ArchiveJune 2012

If you are interested in working on Indian financial sector policy, read on

The Financial Sector Legislative Reform Commission (“FSLRC”), with which I am associated as a consultant is actively involved in re-writing financial sector law for India.  Ajay Shah has this post on his blog about opportunities to work with the macro-finance group at the National Institute of Public Finance and Policy: This is a very important project for building our national...

Delaware Courts Allow Litigation to Move at the Speed of Business

[The following post comes to us from Andrea Tinianow, who is a vice president and assistant general counsel at Corporation Service Company. She is also a Delaware attorney. This post relates to the Delaware Supreme Court’s decision upholding the Chancery Court in Martin Marietta Materials inc. v. Vulcan Materials, Inc. We had earlier discussed some of the substantive aspects of the Chancery...

The Supreme Court of India and the law of unjust enrichment

These are troubled times for the law of unjust enrichment in India, so much so that one is forced to ask whether such an area of law at all exists in this country. That is regrettable especially because the High Courts (especially those in Bombay, Madras and Calcutta) gave many powerful and important judgments on this area of the law, particularly between 1900 and perhaps the late 1960s. We began...

The Concept of Control under the Indian Competition Act: an analysis (Part II)

(This is a continuation of a post contributed by Avirup Bose) In an earlier post I discussed the importance of understanding the concept of ‘control’ while analyzing the probable anti-competitive effects of a merger especially in a partial stock ownership context. The discussion was in the background of an order of the CCI dated May 17, 2012, which basically held that if a company has a...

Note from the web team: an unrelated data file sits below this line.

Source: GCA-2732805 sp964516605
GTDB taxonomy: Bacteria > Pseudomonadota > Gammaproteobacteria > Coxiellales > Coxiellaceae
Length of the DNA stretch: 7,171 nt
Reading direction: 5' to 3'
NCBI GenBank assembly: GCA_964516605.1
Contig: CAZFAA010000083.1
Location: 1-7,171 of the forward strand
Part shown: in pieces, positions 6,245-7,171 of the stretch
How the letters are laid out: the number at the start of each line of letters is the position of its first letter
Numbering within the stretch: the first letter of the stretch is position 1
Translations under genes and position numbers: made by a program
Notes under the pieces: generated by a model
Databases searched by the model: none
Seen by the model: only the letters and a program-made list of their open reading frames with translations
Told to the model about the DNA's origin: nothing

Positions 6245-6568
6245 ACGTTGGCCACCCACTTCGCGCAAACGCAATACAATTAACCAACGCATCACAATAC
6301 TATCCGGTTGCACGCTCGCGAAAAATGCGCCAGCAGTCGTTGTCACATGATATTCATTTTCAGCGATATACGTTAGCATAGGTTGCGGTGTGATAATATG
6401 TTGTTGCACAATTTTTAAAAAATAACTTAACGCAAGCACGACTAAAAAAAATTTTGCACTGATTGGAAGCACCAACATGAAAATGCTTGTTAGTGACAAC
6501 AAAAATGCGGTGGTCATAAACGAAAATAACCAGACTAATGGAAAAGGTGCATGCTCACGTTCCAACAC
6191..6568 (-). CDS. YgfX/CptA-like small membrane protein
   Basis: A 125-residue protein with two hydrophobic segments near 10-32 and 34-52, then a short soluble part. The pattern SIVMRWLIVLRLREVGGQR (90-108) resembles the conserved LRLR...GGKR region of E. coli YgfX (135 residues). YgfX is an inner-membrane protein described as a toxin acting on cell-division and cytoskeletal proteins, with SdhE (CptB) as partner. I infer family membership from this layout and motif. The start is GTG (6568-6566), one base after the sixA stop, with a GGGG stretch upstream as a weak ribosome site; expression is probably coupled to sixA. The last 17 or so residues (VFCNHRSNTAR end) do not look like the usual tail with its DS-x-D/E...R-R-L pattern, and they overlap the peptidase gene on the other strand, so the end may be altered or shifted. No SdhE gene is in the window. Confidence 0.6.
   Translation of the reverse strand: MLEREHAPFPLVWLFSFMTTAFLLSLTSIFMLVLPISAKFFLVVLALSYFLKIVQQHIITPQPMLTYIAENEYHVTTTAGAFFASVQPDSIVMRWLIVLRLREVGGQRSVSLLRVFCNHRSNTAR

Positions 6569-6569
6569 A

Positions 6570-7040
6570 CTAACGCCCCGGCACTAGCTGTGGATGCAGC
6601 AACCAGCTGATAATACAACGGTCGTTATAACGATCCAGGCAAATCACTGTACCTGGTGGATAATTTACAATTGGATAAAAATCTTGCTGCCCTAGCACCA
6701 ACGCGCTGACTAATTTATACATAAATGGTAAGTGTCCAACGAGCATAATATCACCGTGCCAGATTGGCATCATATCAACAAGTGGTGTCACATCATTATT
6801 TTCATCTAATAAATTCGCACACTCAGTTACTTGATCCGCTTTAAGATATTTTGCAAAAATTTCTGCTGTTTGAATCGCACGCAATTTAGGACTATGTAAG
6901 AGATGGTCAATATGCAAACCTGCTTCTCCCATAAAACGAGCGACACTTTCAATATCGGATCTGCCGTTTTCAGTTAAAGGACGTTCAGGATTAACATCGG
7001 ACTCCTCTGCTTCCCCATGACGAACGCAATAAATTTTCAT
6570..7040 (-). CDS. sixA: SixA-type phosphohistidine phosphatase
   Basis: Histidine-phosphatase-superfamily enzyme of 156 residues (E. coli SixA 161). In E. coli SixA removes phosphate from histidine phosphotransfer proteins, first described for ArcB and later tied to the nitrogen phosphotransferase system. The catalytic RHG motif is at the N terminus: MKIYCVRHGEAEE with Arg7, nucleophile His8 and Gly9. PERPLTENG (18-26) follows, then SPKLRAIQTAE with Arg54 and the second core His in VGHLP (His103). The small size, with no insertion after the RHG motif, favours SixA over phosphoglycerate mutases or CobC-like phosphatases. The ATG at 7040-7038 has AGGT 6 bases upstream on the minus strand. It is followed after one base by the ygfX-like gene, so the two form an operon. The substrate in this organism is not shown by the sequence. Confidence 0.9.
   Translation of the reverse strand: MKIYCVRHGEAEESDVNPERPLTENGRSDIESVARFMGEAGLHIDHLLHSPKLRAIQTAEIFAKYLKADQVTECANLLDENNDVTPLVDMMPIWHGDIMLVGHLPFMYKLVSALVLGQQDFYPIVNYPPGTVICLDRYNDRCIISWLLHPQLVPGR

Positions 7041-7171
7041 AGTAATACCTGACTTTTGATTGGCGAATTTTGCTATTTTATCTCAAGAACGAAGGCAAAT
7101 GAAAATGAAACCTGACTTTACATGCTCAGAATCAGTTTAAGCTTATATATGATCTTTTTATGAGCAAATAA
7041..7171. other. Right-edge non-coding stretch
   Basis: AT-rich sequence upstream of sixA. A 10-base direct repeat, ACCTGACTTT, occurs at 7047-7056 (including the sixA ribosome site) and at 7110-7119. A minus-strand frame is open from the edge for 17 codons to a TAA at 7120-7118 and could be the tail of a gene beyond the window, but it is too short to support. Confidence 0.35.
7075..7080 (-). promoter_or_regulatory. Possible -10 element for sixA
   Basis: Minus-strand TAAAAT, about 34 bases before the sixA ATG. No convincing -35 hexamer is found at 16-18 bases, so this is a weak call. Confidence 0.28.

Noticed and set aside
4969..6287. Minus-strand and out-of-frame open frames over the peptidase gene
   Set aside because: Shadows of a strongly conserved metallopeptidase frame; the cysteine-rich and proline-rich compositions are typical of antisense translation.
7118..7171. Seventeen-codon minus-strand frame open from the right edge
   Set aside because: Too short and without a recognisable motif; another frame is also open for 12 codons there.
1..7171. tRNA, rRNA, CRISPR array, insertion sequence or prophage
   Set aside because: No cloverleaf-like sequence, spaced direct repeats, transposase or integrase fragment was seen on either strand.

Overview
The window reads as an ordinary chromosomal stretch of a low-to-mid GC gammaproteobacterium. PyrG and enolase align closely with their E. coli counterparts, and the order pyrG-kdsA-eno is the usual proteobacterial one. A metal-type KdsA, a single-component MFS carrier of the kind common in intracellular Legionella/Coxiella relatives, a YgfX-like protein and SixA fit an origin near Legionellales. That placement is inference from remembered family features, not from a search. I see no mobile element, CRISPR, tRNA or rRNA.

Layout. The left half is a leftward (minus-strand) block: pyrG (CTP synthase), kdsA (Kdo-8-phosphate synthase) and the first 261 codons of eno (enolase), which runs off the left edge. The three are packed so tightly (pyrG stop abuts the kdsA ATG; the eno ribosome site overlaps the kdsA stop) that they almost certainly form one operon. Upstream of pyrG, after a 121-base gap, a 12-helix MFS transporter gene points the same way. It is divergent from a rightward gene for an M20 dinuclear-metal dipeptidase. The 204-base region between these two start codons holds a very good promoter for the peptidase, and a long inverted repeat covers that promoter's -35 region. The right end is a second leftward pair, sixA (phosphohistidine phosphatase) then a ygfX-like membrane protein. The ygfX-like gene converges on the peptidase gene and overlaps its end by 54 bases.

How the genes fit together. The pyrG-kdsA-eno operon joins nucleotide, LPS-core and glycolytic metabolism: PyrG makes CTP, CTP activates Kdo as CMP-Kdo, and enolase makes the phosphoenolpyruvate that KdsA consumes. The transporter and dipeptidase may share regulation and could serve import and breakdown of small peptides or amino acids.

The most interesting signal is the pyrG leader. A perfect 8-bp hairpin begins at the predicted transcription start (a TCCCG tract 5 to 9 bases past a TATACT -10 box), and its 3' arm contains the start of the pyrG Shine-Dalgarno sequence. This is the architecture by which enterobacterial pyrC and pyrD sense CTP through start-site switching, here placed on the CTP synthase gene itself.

The Concept of Control under the Indian Competition Act: an analysis (Part I)

(The following post is contributed by Avirup Bose, who holds law degrees from the West Bengal National University of Juridical Sciences and the Harvard Law School and is qualified to practice law in India and the U.S. Avirup has worked in the New York office of Weil Gotshal & Manges and in the New Delhi office of S&R Associates. He has also briefly worked at the Mumbai office of Trilegal...

Court of Appeal on the Law of the Arbitration Agreement – Part II

There are two ways of interpreting Moore-Bick LJ’s reasoning and conclusion, discussed in Part I: First, one could argue that this case is a reaffirmation and extension of the recent trend in English cases of applying the law of the seat to the arbitration agreement. The best example of this approach is the decision in C v D [2007] EWCA Civ 1282. Although this interpretation has...

Court of Appeal on the Law of the Arbitration Agreement – Part I

While we eagerly await the decision of the Indian Supreme Court in Bharat Aluminium, the English Court of Appeal has delivered a controversial but significant decision on the significance of the seat in international arbitration. In Sulamérica Cia Nacional De Seguros S.A. v Enesa Engenharia S.A. [2012] EWCA Civ 638, the insurance contract in question concerned a project in Brazil, was governed by...

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